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FAQ/redundancy – how should we decide on the pool?

Gill Ross tells HRNews about consulting over the make-up of redundancy selection pools

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  • Transcript

    Many organisations are going through a reorganisation these days and as a result we have seen a rise in the number of queries around redundancy. 

    Given the entire process needs to be conducted fairly, one of the issues employers often find tricky to manage is choosing the selection pool. That means identifying the roles to be considered for redundancy, including in the pool all roles that are the same or similar, bearing in mind that where you have a number of different roles you may need more than one pool. 

    To be a fair process it needs to involve a proper consultation exercise with a view to avoiding or minimising the job losses but who should you involve in that and what are you consulting about exactly? That’s a question we are often asked so we have added it to our FAQs series of programmes. On the line from Glasgow with answer to this one, Gill Ross: 

    Gill Ross: “So, when you've got a redundancy process underway consultation is obviously critical on a number of aspects but pooling is a really important one and maybe one that can be sometimes forgotten about because the employer might set the pools and think that’s it, they are set in stone. But, similar to consultation about selection criteria, pooling is a really important one to get agreement from the employees and from the reps, or get the employees who are under consultation comfortable that the pooling is fair and appropriate. Where you have got a collective consultation process, or where you've got a union involved with a workforce, it's important to get discussions going at an early stage with them - here are our selection criteria, here are our proposed pools, are you comfortable with them, do you have any comments on them. Where you've got employee representatives in a collective consultation the same with apply, that should be on the agenda for your consultation meetings, are they comfortable that the pools are appropriate and reasonable? If you have got their say so on that then that is a huge bonus point because they then can't push back on that later on down the line. Where you've got individual consultation and you're proposing selection pools, even if you've got a pool of one person where they are in, apparently, a unique role you should still discuss the pool with them. So, say you have got a group of finance assistants, if there's only one finance assistant you should still say to them look we’ve identified you as being in a unique role because XY and Z are you comfortable with that and if they say, well, actually, no, I've got other skills, or I do the same job, in effect, as somebody that sits across from me, this should be a pool of two, you then have to go back and revisit that and rethink whether the pool that you have put together is appropriate or whether it should be revised before you go on with the consultation process. So, it's really, really important because when you get into the consultation process that's when employees might say things like well, actually, you've put me in the finance assistant role, but actually I do a completely different role, or what's on my contract of employment, or recorded on the HR system, isn't what I do anymore, I've moved on from that, I’m in  promoted role, or a different role, or I’ve got other skills so I should either be in a different pool or excluded completely from this redundancy process. So, that is a really, really important part of the consultation process, as I say, with union reps, with employee representatives, if appropriate, and with employees who are at risk of redundancy.”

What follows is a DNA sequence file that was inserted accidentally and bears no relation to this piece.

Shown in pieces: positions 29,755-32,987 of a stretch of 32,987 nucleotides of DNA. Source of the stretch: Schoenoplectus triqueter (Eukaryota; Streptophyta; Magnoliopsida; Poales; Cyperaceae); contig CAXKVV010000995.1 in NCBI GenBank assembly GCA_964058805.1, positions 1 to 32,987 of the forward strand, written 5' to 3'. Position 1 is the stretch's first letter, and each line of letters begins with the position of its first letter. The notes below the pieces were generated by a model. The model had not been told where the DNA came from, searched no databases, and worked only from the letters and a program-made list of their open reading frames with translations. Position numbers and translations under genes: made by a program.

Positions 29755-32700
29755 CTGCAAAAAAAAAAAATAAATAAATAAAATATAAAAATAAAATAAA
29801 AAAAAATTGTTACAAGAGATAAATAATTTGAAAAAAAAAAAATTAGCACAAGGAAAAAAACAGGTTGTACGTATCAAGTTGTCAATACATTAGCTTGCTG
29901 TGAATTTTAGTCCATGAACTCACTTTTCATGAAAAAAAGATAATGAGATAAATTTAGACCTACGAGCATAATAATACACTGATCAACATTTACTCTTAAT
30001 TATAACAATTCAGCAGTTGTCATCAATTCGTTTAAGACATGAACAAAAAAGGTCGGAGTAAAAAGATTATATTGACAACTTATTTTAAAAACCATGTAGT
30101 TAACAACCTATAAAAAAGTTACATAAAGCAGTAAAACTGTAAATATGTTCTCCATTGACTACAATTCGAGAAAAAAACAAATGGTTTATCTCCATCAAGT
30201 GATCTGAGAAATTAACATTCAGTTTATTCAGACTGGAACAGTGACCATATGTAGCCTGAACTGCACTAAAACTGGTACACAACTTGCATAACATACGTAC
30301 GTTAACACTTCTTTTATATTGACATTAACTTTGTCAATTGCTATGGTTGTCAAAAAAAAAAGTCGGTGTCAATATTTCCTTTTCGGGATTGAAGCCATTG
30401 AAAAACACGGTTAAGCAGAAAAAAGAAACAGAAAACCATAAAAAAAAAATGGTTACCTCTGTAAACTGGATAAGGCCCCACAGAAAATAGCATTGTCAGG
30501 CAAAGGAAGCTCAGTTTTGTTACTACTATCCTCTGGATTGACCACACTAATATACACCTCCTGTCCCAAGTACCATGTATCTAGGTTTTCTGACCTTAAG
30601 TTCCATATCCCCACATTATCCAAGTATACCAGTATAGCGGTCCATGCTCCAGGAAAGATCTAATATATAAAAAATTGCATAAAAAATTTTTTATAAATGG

Joe Glavina: “What if you only have one role that’s at risk and just one individual involved? Is there any point in consulting in that situation given it might seem a bit pointless?

    Gill Ross: “You still have to go through a consultation process even if you think well there's no point, it's inevitable, that's the only person that does that role, the role is going, we’ve made that decision already. You do still have to go through a consultation process because there might be something that that person says in the consultation meeting, maybe the role that you've identified them doing isn't quite right or, actually, somebody else does the same role as them and they should also be included in it. They may say something in the consultation process that means, actually, maybe we don't need to lose this role or, maybe, we could reduce this role to part-time. So, you shouldn't just go straight from this role is unique, it’s being made redundant and that’s it, you have to consult with the employee and do that in a meaningful way to make sure that you're following a fair process and that the employee has their say, effectively, before the decision is made to dismiss them. They shouldn't just make that decision without any consultation.”

    We have added this programme to our FAQs series of programmes. To find them just type ‘FAQ/redundancy’ in the search engine of the Out-Law website.


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